No matter what color or variety of green or wax bean you end up with, you will need to give them a little trim before eating them. Do this just before you will be using them, as the trimmed ends will quickly dry out and shrivel up. The only part of the bean that always needs to be removed is the tip of the stem end (this is sometimes called "topping" the bean), where the pod was once attached to the rest of the plant. There is no practical need to remove the tail end of a green bean—the choice to do so is aesthetic. When you come across a recipe that calls for "topping and tailing" green beans, you can make the call if you want to make an extra knife cut, but I never bother.

Green beans with damaged stem ends.

Serious Eats / Vicky Wasik

To top your beans, sort them so that they are all oriented in the same direction. As I sort through a haul of green beans, I like to separate out intact beans from damaged ones. Even if you buy whole beans, there are often some that are torn at the stem end, along with others that are blemished and broken in other spots. Sorting them all right away makes the rest of the trimming process easier.

Photo collage of trimming the stems off of green beans.

Serious Eats / Vicky Wasik

For the whole, undamaged beans, work in batches, gathering a handful at a time: Line up their stems and then trim them off with a knife. Discard the stems, and set the trimmed beans off to the side. With an organized set-up, you will breeze through this prep in no time.

Photo collage of trimming the broken, gnarly tops off of green beans.

Serious Eats / Vicky Wasik

For green beans with broken or already cut stems, you will need to re-trim them, as those broken ends are usually dried up and sometimes may have begun to discolor. Again, just line them up and trim off the ends.

Closeup of a green bean that needs to be trimmed at both ends because it has been damaged at the bottom.

Serious Eats / Vicky Wasik

Finally, keep an eye out for gnarly bits on any of your beans. Use common sense to trim off discolored and damaged parts. They're easy to spot.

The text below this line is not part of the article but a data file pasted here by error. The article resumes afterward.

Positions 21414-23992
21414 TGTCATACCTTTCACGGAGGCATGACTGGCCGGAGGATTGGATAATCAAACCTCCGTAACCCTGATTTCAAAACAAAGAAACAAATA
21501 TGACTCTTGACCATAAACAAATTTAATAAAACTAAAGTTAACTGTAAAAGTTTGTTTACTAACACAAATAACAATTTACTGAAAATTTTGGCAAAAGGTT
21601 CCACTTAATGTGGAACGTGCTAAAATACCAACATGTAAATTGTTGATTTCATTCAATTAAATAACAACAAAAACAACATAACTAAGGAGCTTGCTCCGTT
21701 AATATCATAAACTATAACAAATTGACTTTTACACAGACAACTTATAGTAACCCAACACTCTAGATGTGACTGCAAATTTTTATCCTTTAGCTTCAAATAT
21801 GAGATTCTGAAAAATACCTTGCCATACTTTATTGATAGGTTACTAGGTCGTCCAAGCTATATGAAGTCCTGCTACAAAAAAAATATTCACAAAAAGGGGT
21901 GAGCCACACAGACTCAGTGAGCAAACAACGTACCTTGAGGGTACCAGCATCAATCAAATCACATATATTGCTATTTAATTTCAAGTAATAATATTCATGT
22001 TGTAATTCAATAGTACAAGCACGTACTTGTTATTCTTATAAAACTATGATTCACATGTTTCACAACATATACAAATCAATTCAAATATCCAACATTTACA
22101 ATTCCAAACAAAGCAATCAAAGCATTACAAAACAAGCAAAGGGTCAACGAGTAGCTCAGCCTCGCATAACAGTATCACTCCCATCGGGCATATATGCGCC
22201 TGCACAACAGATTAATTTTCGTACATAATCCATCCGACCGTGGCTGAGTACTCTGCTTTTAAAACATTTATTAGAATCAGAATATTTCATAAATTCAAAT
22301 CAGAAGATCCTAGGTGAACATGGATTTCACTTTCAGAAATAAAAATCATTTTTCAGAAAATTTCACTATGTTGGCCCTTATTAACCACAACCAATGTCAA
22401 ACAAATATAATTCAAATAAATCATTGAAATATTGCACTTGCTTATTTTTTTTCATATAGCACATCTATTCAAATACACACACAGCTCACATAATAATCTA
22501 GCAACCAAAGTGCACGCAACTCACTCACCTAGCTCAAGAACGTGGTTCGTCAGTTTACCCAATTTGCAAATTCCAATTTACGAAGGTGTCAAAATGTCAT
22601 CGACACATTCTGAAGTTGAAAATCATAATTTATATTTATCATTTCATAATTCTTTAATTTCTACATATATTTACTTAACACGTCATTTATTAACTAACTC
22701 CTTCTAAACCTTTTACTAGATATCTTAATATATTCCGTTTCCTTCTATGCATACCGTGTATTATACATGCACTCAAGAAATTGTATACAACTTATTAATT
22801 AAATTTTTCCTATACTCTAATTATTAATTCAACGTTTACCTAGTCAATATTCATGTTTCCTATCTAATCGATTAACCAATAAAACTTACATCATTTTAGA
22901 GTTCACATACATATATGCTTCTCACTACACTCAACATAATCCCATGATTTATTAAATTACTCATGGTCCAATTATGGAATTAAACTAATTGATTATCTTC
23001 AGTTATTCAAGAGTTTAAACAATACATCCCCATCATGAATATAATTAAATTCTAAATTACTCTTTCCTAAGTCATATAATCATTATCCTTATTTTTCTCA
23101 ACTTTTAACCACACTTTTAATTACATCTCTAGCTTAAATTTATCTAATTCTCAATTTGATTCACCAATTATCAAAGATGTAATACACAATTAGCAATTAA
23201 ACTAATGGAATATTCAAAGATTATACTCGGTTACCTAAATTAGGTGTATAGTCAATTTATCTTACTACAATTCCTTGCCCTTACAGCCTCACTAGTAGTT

A green bean that has begun to rot on the inside, and is not worth saving.

Serious Eats / Vicky Wasik

Any unappetizing browning on the interior of the bean pod is bad news. As you can see in the photo above, you may come across green beans that arrived damaged, and have started to turn. These ones are beyond saving. Compost them and move on.

Can You Just Buy Pre-Cut Green Beans?

Closeup of the shriveled, dried out end of a green bean that was already trimmed before purchasing. This needs to be trimmed again.

Serious Eats / Vicky Wasik

So if you have to trim green beans, can't you just buy the bagged pre-cut ones at the supermarket? No, please don't. As mentioned earlier, whole green beans already don't hold up well under refrigeration, and further damaging their cell walls by cutting them just makes it worse. If you've ever bought a bag of trimmed green beans, you know that those trimmed ends look pretty gross: all shriveled up, discolored, and dried out. And you end up having to trim those gnarly ends away again. So you've now paid more money for beans that are in worse shape, and you have to perform the same task that you were trying to avoid. Just buy whole beans; trimming them doesn't take that long.

Beyond Trimming: Some Other Green Bean Knife Cuts

Slicing blanched green beans into thin rounds.

Serious Eats / Vicky Wasik

Once you've trimmed your green beans, they're pretty simple to work with. They can obviously be left whole for plenty of recipes, like Sichuan dry-fried green beans or haricots verts amandine.

Cutting green beans into 2-inch segments.

Serious Eats / Vicky Wasik

They can be cut into 2-inch pieces for green bean casserole, with a little help from a ruler for those who like to be extra-precise (the cutting board in the photos is one we designed in collaboration with BoardSmith).

Photo collage of slicing raw green beans on a steep bias for salad.

Serious Eats / Vicky Wasik

I like slicing raw or blanched beans straight across into small rounds or into slivers on a steep bias to add bright, sweet snap to salads.

Splitting a blanched green apart lengthwise.

Serious Eats / Vicky Wasik

Blanched beans can also be pulled apart lengthwise, if that's something you're into.

Blanching Green Beans

Overhead of green beans cooking in a pot of boiling water with an ice bath set up next to the stove.

Serious Eats / Vicky Wasik

We have covered the truths and myths of beans and big-pot blanching before, but in case you need a little refresher, here it is.

Photo collage of blanching green beans in boiling water and then shocking them in an ice bath.

Serious Eats / Vicky Wasik

When you want to cook green beans, but maintain their green color and some of their snap, blanch them in salted boiling water (you don't need a giant cauldron of water, just something large enough to keep them submerged) until crisp-tender, and then transfer them to an ice bath to halt the cooking process. This method of cooking maintains their bright color, develops new flavor compounds, and tenderizes the beans without turning them to mush.

Now go out and pick up some haricots for dinner. It's bean real.

October 2019